By Rosalind Cummings-Yeates – Full Story at Sherman’s Travel | Quebec Gay Travel Resources

Eating Out: Nova Scotia

Author: , March 23rd, 2015

Morris EastThe best part of the “eat local” trend is discovering a city with incredible regional ingredients. In Halifax, Nova Scotia, diners enjoy an embarrassment of riches, thanks to the region’s especially fertile and productive growing season, and the bold restaurateurs who take full advantage of Atlantic Canada’s best.

In this island province, seafood is of course the star attraction. It’s often so fresh that your fish, lobster, oyster, or other marine delicacy may have been pulled from the bay just hours before. Local chefs complement their prized seafood with well-suited herbs, vegetables, grains, as well as wines and craft brews unique to Nova Scotia. They also excel at making old-favorite dishes their own. Who knew there could be so many delicious versions of poutine or chowder?

Gay-friendly Halifax enthusiastically celebrates its Pride every July, but the rest of the year this midsize city is awash in its pride of food sourced from farms, fisheries, foragers, and small-batch producers. While you’re here, you’ll happily devour some of the tastiest food and creatively prepared dishes that we had the pleasure of experiencing during a recent visit.

BROOKLYN WAREHOUSE

To boldly take the name of the world’s coolest borough gives a restaurant a lot to live up to. One would be correct to expect industrial-chic decor, but it’s hard to antici- pate what makes a great menu in Halifax–especially one that embodies the Brooklyn moniker. Clearly this place is happening, having soared in popularity since its 2007 opening. Chef Mark Gray has raked in awards for his mashup of local flavors, which have kept Brooklyn Warehouse on top of many “best of” lists across Canada.

By Kelsy Chauvin – Full Story at Passport | Nova Scotia Gay Travel Resources

Eating Out: Nova Scotia

Author: , March 6th, 2015

Brooklyn Warehouse

The best part of the “eat local” trend is discovering a city with incredible regional ingredients. In Halifax, Nova Scotia, diners enjoy an embarrassment of riches, thanks to the region’s especially fertile and productive growing season, and the bold restaurateurs who take full advantage of Atlantic Canada’s best.

In this island province, seafood is of course the star attraction. It’s often so fresh that your fish, lobster, oyster, or other marine delicacy may have been pulled from the bay just hours before. Local chefs complement their prized seafood with well-suited herbs, vegetables, grains, as well as wines and craft brews unique to Nova Scotia. They also excel at making old-favorite dishes their own. Who knew there could be so many delicious versions of poutine or chowder?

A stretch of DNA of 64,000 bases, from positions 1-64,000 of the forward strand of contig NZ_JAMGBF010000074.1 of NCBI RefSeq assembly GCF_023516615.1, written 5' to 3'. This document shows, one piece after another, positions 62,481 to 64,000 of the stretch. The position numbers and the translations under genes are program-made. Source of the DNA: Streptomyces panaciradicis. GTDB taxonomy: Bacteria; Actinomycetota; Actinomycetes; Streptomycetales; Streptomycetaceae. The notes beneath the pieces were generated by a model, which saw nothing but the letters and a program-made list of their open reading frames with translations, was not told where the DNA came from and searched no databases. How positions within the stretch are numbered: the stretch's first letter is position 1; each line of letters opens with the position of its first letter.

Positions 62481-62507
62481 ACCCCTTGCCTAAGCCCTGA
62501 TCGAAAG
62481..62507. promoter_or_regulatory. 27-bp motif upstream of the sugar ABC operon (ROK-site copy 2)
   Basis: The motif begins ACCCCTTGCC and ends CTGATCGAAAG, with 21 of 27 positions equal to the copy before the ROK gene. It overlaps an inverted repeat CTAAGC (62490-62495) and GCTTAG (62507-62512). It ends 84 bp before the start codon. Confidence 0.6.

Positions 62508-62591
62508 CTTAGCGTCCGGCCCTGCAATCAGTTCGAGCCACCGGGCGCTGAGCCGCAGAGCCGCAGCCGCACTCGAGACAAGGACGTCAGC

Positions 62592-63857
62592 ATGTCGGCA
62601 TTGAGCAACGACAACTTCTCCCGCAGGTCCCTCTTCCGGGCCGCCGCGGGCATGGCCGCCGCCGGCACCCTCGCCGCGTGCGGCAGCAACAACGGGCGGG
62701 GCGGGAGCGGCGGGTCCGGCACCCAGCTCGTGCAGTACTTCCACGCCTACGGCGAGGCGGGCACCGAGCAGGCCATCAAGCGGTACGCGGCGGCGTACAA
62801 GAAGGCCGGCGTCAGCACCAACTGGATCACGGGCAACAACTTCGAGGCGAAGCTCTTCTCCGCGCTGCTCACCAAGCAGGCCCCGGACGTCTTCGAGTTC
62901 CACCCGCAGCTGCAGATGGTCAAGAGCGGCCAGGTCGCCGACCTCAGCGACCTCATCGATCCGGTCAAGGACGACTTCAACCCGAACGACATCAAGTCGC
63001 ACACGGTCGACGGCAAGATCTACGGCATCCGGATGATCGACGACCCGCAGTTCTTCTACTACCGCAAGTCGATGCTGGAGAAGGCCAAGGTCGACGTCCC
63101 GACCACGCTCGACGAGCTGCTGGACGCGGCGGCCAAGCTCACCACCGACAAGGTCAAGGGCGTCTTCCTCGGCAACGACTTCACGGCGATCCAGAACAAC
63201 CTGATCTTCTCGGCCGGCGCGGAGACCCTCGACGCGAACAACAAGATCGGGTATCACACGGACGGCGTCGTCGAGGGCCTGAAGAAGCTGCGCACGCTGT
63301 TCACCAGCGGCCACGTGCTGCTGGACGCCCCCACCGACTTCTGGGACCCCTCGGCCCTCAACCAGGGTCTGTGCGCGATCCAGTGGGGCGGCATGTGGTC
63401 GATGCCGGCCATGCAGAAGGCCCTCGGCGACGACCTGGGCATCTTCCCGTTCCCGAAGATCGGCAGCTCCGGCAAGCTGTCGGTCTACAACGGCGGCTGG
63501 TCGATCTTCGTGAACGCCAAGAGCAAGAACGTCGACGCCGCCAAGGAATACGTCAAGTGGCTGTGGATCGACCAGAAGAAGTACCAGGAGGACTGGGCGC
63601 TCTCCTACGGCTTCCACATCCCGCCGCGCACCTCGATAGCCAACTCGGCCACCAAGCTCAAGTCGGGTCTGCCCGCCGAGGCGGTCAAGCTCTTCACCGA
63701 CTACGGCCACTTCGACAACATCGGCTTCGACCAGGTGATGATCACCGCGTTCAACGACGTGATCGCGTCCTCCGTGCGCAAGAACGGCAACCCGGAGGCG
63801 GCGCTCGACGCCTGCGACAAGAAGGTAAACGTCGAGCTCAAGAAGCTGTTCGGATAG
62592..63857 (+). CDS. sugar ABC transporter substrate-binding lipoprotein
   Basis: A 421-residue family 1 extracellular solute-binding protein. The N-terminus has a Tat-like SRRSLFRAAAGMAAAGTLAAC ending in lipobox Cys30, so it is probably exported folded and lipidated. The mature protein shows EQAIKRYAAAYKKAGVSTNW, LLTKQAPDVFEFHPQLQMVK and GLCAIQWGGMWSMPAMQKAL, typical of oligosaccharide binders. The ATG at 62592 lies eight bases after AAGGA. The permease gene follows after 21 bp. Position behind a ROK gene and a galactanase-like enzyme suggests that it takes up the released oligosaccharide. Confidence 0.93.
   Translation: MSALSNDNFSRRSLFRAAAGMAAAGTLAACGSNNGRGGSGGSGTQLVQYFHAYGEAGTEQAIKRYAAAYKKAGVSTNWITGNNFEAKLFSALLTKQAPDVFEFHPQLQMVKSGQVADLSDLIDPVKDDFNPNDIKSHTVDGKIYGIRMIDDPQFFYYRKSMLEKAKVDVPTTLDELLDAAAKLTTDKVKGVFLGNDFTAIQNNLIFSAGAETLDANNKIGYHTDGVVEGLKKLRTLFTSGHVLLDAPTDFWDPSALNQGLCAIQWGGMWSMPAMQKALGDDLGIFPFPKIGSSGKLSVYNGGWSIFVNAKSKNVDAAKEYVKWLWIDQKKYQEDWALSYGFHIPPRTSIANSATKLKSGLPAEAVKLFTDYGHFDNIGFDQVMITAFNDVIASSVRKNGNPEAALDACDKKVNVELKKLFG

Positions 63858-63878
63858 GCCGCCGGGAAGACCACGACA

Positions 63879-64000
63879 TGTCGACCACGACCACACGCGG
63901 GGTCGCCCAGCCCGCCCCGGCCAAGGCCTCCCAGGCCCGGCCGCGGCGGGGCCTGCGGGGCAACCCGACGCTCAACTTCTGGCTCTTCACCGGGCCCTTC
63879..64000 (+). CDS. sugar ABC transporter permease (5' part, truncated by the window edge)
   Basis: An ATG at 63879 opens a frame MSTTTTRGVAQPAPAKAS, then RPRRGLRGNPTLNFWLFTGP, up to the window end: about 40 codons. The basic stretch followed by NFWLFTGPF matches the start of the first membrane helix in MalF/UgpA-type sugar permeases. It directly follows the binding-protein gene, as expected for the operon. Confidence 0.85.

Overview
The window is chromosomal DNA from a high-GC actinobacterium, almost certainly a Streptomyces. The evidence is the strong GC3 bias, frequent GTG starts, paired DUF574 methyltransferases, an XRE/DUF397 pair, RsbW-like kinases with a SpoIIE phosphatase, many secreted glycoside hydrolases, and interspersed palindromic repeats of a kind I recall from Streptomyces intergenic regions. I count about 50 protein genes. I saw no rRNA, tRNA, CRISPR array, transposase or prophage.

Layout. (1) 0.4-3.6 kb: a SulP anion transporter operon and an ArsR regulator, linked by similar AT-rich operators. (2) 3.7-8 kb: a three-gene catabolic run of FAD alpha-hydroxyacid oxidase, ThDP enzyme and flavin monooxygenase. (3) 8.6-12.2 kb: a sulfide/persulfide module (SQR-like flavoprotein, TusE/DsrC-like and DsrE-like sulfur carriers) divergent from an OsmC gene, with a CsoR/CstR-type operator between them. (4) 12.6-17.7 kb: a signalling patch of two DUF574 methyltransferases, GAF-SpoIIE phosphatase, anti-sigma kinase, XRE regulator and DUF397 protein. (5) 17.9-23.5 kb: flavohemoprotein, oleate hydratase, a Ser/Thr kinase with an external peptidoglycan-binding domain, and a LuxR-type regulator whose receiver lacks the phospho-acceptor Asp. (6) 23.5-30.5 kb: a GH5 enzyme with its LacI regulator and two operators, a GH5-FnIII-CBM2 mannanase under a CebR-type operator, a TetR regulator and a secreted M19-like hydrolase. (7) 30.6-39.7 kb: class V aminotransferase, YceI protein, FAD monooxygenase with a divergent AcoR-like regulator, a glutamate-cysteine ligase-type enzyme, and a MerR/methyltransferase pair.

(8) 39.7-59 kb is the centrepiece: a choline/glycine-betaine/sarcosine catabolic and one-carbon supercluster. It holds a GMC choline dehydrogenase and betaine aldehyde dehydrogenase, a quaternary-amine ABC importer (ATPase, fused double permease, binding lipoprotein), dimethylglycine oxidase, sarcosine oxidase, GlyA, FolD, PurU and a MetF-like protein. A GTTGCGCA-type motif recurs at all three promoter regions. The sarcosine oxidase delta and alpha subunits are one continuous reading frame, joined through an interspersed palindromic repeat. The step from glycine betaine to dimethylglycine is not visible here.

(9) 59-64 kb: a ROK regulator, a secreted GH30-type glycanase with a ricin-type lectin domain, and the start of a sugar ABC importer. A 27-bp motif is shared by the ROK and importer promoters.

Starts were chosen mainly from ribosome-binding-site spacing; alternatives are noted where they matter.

Gay-friendly Halifax enthusiastically celebrates its Pride every July, but the rest of the year this midsize city is awash in its pride of food sourced from farms, fisheries, foragers, and small-batch producers. While you’re here, you’ll happily devour some of the tastiest food and creatively prepared dishes that we had the pleasure of experiencing during a recent visit.

By Kelsy Chauvin – Full Story at Passport Magazine | Nova Scotia Gay Travel Resources

International Gay and Lesbian Aquatics Championships Comes to Edmonton in 2016

Author: , January 21st, 2015

IGLA

Edmonton will be the site of the largest gay sporting event in Alberta history next year when it hosts the International Gay and Lesbian Aquatics championships. Up to 1,000 participants plus several hundred partners, friends and officials are expected for the festival Aug. 8-14, 2016, co-chairman Mike Stansberry says.

It’s a sanctioned masters competition, featuring swimming, water polo, diving, synchro, open water races, and the maybe-not-so-official Pink Flamingo.

The Pink Flamingo? “The best way to describe it is a drag aqua-follies synchro show in water … done in the dive tank,” Stansberry says. “It can be a mix of swimming, choreography on the deck, diving off the platform, costumes — although no glitter or feathers, because they clog the pool filters.”

By Gordon Kent – Full Story at the Edmonton Journal | Alberta Gay Travel Resources